Even if it is a virtual currency, bitcoins use an enormous amount of energy and are not ecological at all. So much so that last year they consumed the energy equivalent of the whole of Argentina.
This was stated in a recent research by the University of Cambridge who estimated that cryptocurrency consumes about 121.36 terawatt hours per year. But how is it possible that a virtual currency can consume so much energy? The answer lies in the practice of mining, or the activity of generating bitcoins (a term associated with “gold mining”, the extraction of gold in mines).
To better understand it is important to clarify the functioning of this coin, which is shared and therefore encrypted through a technology called blockchain. This means that to avoid hacking, modification and falsification of what is virtual information, many computers control it at the same time.
Each of the volunteers who control the various blocks of information are called miners and for their service they get bonuses (always in cryptocurrencies). So all the transactions that normally take place on the surface are allowed by the incessant computation of these miners using powerful and extremely energy-consuming computers.
The “miners” are constantly at work and the mega computers they use obviously attach themselves to electricity, often perhaps produced by coal as in China or Siberia. And so, the amount of operations to generate and mine bitcoin has become so high that it requires large amounts of resources in terms of electricity and computational power, with the relative emission of 36 million tons of carbon dioxide per year, according to data from the ‘International Energy Agency.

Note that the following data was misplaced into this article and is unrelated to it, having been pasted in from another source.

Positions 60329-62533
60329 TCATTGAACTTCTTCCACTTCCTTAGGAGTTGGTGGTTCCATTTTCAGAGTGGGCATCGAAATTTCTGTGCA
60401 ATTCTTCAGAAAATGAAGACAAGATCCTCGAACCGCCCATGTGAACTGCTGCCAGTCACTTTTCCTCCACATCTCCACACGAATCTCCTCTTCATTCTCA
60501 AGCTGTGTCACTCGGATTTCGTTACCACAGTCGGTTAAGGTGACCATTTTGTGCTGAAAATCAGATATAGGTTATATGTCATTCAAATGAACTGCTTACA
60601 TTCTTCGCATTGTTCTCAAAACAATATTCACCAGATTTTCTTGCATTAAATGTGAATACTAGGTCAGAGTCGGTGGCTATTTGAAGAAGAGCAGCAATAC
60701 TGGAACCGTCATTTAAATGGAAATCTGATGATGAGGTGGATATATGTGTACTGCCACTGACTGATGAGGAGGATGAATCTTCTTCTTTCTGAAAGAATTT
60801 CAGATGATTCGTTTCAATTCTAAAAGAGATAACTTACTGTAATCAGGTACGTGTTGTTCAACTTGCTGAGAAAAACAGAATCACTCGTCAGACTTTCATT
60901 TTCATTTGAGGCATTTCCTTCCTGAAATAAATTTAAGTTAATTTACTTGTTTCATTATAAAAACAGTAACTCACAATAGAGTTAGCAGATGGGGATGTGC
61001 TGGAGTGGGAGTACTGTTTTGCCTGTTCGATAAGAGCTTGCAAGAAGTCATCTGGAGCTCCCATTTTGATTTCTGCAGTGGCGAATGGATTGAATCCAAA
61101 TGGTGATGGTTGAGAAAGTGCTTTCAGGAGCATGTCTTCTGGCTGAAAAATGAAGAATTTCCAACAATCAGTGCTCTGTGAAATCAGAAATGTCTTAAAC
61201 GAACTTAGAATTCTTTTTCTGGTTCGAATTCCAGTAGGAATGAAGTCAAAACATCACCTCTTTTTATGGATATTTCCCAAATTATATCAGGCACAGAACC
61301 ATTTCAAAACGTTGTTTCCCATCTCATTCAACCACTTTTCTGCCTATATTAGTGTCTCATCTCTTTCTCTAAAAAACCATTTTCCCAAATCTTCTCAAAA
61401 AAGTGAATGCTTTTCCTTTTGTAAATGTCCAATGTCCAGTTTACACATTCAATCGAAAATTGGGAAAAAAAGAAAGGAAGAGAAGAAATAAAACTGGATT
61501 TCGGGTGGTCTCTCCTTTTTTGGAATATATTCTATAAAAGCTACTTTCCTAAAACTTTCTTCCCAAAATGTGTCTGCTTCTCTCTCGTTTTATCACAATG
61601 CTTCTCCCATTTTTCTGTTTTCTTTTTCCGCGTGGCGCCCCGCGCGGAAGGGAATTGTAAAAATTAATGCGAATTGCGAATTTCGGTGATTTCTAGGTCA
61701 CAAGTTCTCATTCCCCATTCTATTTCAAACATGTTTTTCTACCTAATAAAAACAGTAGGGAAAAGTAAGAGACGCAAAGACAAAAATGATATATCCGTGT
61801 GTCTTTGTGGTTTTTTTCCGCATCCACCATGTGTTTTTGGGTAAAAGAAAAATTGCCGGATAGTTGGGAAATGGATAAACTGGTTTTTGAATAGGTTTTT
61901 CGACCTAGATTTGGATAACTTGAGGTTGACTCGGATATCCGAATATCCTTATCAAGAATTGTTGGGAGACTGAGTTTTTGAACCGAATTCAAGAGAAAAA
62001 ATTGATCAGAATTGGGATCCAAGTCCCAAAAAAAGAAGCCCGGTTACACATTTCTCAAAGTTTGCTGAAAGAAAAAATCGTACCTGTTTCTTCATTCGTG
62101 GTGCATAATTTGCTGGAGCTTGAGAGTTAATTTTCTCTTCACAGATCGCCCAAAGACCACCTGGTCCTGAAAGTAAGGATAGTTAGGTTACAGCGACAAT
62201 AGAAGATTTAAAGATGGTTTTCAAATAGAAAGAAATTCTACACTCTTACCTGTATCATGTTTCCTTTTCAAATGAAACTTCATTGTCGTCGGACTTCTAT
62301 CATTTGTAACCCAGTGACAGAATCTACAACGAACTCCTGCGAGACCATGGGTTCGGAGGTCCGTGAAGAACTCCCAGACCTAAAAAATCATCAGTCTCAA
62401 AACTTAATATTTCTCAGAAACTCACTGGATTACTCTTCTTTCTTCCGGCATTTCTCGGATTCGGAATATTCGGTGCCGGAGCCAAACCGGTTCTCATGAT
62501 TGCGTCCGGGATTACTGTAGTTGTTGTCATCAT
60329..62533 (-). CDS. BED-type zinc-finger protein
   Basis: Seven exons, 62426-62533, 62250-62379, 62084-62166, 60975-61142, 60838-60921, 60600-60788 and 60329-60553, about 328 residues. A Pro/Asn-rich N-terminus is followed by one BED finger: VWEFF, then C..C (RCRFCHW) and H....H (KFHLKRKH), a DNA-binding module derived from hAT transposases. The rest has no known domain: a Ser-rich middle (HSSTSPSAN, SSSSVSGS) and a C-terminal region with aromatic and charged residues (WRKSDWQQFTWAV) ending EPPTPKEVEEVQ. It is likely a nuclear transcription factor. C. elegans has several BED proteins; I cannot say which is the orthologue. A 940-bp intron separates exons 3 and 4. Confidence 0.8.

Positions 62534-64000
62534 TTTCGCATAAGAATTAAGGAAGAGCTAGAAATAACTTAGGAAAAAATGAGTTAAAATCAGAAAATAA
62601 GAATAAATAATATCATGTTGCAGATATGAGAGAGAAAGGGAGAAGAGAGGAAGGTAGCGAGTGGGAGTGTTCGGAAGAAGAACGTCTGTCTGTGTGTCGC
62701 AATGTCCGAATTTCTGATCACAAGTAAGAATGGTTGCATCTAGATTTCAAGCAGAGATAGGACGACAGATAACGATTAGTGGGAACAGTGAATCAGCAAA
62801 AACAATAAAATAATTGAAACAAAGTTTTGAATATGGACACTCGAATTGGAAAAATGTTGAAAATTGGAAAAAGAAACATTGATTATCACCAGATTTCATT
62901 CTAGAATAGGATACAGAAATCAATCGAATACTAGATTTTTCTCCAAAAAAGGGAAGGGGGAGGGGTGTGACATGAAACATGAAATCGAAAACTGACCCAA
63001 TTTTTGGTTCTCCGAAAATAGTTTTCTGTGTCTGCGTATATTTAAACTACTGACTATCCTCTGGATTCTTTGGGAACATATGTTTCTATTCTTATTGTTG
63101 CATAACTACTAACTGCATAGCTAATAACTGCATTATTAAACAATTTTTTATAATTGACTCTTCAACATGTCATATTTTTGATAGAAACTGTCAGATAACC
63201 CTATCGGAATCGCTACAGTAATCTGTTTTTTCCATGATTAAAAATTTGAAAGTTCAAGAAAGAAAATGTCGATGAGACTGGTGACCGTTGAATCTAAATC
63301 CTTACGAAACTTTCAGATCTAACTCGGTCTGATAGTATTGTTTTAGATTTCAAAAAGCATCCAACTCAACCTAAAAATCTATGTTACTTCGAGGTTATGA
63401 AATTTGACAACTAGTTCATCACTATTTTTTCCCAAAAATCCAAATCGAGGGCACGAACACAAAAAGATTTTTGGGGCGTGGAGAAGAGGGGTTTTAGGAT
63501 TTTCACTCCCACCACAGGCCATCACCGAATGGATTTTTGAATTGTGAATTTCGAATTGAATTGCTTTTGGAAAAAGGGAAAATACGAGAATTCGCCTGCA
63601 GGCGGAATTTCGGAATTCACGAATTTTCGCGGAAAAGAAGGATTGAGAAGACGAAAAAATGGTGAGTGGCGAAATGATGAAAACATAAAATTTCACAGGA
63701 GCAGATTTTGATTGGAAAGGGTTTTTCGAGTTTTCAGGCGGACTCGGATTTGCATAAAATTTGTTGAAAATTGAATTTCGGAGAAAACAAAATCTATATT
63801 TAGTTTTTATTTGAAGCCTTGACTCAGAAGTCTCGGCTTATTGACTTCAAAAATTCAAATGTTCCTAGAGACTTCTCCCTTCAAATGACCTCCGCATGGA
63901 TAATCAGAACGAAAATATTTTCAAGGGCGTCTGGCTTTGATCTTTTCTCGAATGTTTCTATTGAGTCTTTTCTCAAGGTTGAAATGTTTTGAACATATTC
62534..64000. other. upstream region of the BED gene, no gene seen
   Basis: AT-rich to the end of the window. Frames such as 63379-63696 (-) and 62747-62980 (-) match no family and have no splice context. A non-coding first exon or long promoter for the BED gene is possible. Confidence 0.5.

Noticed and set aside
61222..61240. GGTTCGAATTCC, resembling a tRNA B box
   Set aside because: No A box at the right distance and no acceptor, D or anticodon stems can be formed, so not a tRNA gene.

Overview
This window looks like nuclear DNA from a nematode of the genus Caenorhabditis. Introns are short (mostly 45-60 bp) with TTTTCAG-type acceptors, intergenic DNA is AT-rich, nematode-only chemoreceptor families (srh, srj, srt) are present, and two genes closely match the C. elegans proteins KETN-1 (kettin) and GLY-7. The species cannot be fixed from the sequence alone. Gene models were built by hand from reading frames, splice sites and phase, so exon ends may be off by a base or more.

And then there is the problem of electronic waste, a direct consequence of the constant renewal of computers. Here, too, the calculation is around 11,000 tons of waste per year, which cover an amount of e-waste equal to that produced by a small nation like Luxembourg.
Researchers at the University of Cambridge used an online calculator based on an average electricity price per kilowatt hour of $ 0.05 and came to quantify the annual energy consumption of cryptocurrency at 121.36 terawatt hours: we are practically talking about just over 6 billion dollars. To get an idea: the whole of Argentina consumes 121 TWh, the United Arab Emirates 113.20 TWh and the Netherlands 108.8 TWh.
According to Michel Rauchs, a Cambridge researcher who co-invented the tool used to estimate the energy consumption of bitcoins, the energy used in mining “could power all kettles in the UK for 27 years”. And unless the value of the cryptocurrency drops suddenly, “this energy consumption, and therefore the production of CO2, is not destined to decrease”.
Supporters of the cryptocurrency conceived by Satoshi Nakamoto highlight how the maintenance of today’s banking system is decidedly more expensive in terms of energy, including servers, branches and ATMs, but this does not cancel the weight of bitcoins, also because there are at least others in the world 500 cryptocurrencies that make the picture of the environmental impact of virtual currencies disheartening.
To rebalance the blame, during his speech in the BBC Tech Tent podcast, Rauchs stressed that the energy consumption of appliances that are always on and not used in the United States alone would be enough to power the entire Bitcoin network for a year. This certainly does not represent a mitigating factor for bitcoins but it is a warning for all of us to be careful of stand-by and to avoid leaving appliances on. The Planet would benefit from it.